Cyprinus carpio

Koi carp

Family: Cyprinidae

Origin: Asia

A large koi carp with mottled black and orange scales swimming through shallow water.
Koi carp destroy native habitat by stirring up mud at the bottom of ponds, lakes and rivers when they feed.

Regional Pest Management Plan (RPMP) status

  • Hauraki Gulf Controlled Area Notice pest
  • Whole region — Sustained control
  • Aotea — Exclusion
  • Priority Lakes Tomarata and Rototoa

View more about the RPMP statuses

General description

Ornamental strain of common carp, up to 70 cm long. Has variable colouring and often a blotchy pattern which can include black, red, orange, white and gold. Distinguished by pair of barbels.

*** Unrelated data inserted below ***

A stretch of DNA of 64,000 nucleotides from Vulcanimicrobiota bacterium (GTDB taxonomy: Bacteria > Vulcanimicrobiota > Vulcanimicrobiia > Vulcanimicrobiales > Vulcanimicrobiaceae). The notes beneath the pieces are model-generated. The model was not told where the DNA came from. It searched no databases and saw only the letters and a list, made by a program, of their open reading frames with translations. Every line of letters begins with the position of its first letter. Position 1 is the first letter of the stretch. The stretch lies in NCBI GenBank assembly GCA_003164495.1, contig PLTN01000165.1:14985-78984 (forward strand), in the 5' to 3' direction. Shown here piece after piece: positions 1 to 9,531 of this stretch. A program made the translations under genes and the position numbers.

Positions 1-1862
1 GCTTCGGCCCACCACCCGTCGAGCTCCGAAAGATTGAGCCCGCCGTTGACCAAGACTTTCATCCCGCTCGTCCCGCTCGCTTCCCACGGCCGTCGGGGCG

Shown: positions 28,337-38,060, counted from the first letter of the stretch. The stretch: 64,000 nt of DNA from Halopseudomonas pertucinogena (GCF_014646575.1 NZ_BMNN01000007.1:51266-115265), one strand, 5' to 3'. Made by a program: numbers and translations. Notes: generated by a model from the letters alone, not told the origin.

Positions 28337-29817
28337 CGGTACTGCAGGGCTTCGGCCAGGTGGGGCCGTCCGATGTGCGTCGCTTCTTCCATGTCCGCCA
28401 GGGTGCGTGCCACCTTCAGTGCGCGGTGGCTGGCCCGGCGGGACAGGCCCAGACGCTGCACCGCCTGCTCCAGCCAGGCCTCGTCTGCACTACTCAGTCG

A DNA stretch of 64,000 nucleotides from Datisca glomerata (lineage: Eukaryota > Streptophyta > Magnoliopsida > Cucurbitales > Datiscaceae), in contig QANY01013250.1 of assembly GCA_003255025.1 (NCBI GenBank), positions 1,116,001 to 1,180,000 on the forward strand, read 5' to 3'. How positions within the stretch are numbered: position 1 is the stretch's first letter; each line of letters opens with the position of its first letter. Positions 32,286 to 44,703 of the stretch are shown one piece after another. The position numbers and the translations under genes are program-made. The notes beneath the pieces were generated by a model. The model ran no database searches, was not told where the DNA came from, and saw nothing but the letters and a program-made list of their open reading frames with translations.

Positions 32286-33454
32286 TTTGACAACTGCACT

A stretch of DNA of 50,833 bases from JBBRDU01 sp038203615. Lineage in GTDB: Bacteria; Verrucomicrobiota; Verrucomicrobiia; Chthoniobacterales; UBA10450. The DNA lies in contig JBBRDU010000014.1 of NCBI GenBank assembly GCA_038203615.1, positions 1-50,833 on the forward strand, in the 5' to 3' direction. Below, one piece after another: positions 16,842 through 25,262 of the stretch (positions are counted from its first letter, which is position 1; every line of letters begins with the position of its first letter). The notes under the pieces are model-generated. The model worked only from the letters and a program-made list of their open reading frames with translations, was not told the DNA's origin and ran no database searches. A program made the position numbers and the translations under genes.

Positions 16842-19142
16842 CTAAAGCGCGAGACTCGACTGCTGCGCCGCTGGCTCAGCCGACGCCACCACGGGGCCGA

What you need to know

To help protect our environment:


Benthic habitats, still or slow-moving waterbodies.

Impact on environment

Uproots plants, increases turbidity, modifies habitats, eats invertebrates. Can compete with native waterfowl, fish and kōura for resources. Can cause lakes to flip to alternative state devoid of vegetation, with turbid water dominated by phytoplankton.



Check equipment and vessels for freshwater pests, clean everything that has been in contact with the water and dry everything thoroughly.

For more information about koi carp and how to manage them, please contact Auckland Council at

A koi carp swimming between vegetation.
Koi carp resemble goldfish but they grow to a much larger size.
An albino carp and a normal koi carp swimming side by side.
Koi carp vary in colour.
Photo credit: Stephen Moore
A flat koi carp in an aquarium.
Koi carp are highly tolerable of poor water conditions.
Photo credit: Stephen Moore
Two kois swimming towards the camera.
They have two pairs of whisker-like feelers at the corners of their mouth.
Photo credit: Stephen Moore